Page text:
That's all I know. Think those studs might still be in the palace somewhere?

THE TAILOR COMES THROUGH: Just want to let you know that Tom's International Collection did as they promised. The shirts and pants were delivered to the hotel by 7 p.m. Sandy and I have looked at them. Some stitching may be a bit too obvious and I don't dare try any of them on just at this moment, but the clothing got here as promised. For that I am relieved. Maybe the tuk-tuk adventure was worth the hassle after all.

Tuesday, May 17, 2011 (Seoul, DMZ, South Korea)

AT THE DMZ--WHAT PART OF "NO" DON'T YOU UNDERSTAND? Took a tour north from Seoul to the DMZ. We stopped at Imjingak. Then we went to an eerily empty (but totally modernized) train station. It was built in expectation of eventual in-and-out traffic between the Koreas.
One stop was at the Dora observation deck. Our tour guide mentioned, oh, maybe, eight thousand times that we should take photographs of North Korea from behind a designated BRIGHT YELLOW LINE. (Taking a photo from any other place might give someone a view of the disposition of South Korean military personnel and equipment--which is probably already exposed by something like Google Earth.)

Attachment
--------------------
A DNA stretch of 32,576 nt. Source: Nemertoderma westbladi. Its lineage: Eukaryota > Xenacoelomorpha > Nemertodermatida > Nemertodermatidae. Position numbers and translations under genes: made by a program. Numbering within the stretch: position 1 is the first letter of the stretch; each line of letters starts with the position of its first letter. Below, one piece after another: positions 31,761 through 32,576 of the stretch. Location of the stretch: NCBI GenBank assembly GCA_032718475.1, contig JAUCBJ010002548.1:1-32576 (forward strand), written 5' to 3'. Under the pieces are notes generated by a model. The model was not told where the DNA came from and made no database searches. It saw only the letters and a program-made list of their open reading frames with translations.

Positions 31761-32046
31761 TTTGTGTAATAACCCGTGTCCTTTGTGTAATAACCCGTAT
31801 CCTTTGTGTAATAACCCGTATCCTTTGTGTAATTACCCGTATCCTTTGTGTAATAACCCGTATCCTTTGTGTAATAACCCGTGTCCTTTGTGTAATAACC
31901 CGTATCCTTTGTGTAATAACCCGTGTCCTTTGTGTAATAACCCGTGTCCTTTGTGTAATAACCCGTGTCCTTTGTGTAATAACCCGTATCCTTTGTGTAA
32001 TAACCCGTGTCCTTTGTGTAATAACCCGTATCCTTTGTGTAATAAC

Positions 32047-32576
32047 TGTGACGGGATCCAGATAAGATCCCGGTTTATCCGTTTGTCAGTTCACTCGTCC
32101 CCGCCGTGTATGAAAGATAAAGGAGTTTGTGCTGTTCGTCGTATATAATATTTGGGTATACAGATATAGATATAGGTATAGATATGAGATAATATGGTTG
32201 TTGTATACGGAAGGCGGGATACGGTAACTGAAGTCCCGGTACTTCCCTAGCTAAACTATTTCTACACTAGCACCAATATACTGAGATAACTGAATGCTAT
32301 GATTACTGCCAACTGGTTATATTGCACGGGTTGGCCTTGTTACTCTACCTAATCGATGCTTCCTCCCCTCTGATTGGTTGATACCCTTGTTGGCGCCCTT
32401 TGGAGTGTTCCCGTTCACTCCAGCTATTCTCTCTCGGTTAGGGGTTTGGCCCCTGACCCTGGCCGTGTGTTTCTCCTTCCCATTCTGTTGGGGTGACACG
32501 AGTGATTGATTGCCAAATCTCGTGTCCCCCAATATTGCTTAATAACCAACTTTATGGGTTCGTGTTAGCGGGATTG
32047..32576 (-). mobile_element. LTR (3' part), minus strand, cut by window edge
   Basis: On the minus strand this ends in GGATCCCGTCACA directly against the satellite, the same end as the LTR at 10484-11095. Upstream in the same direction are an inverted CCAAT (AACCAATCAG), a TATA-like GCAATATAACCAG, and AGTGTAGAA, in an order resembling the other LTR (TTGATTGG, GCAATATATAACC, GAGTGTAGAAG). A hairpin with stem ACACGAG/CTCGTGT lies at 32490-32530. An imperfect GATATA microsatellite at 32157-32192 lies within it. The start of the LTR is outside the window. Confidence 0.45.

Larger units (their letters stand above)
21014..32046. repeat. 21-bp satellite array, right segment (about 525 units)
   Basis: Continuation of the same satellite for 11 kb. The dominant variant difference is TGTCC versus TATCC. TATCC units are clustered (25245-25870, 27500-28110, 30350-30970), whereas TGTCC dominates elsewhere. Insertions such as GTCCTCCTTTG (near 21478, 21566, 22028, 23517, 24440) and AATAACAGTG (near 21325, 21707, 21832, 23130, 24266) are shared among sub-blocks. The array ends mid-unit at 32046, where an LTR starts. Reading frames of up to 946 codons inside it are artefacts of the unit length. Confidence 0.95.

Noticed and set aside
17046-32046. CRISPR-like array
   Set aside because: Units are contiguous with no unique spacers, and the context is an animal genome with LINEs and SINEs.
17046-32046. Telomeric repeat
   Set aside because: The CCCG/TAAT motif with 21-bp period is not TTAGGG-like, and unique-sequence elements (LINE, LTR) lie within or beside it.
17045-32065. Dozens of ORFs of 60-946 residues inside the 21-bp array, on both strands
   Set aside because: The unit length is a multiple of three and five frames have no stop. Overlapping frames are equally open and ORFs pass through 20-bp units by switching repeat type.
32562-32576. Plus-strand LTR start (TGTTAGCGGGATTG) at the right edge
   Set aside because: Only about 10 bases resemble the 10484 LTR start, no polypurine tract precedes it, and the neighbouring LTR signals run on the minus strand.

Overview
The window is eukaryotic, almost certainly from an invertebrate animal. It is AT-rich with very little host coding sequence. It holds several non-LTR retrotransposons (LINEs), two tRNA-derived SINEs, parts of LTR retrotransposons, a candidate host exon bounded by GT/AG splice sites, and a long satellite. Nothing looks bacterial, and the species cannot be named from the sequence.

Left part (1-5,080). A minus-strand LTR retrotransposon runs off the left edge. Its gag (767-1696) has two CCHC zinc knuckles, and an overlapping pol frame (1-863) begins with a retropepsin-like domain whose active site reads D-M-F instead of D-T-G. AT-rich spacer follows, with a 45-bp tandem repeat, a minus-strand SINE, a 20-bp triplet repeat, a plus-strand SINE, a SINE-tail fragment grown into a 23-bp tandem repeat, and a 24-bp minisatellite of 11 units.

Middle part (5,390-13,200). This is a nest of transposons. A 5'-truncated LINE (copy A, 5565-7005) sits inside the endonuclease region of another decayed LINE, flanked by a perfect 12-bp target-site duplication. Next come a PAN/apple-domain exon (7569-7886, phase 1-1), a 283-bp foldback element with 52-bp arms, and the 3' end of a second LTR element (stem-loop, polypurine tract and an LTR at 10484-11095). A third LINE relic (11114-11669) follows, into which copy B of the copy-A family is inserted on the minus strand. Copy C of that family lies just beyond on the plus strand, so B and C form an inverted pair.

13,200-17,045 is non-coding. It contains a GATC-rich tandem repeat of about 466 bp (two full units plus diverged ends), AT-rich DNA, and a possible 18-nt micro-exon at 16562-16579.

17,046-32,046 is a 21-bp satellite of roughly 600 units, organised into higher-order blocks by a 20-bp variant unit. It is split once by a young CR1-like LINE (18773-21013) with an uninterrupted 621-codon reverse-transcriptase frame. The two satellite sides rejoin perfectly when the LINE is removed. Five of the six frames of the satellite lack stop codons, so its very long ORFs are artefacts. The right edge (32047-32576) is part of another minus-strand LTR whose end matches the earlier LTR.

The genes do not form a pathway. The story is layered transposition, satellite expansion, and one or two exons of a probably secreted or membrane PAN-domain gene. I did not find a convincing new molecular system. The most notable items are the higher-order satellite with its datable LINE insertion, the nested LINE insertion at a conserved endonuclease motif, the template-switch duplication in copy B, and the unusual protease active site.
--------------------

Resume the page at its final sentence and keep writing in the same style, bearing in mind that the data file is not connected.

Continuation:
We were told that the ROK military were especially diligent about the cameras and can take the camera away in three languages--English, Chinese and Japanese. (Actually, they will return the camera after deleting the photo.) Anyway, rules are rules. No problem. I took my panoramic shot (above). Upon further review, low and behold, I caught a tourist in the VERY ACT of photographing some of ROK's military emplacements. To help you, the reader, I have circled the man in THREE versions of the photo (above and at right). VERY shortly after the photo was taken, a guard did, in fact, grab the camera and set things right with the man.
From this spot, you can see Kijong-dong, which certainly looks like the Potemkin village that the South Koreans say it is.

TUNNEL VISION: We also went to the Third infiltration tunnel, which is a pretty daunting place. Hard-hatted visitors trek down a steep-sloped 358-meter walkway to intersect with one of the tunnels that North Korea evidently tried to build to bust deep into South Korean territory. Then, visitors walk about 250 meters to a barrier. That horizontal walk requires some crouching for anyone taller than 5 feet 6 inches or so.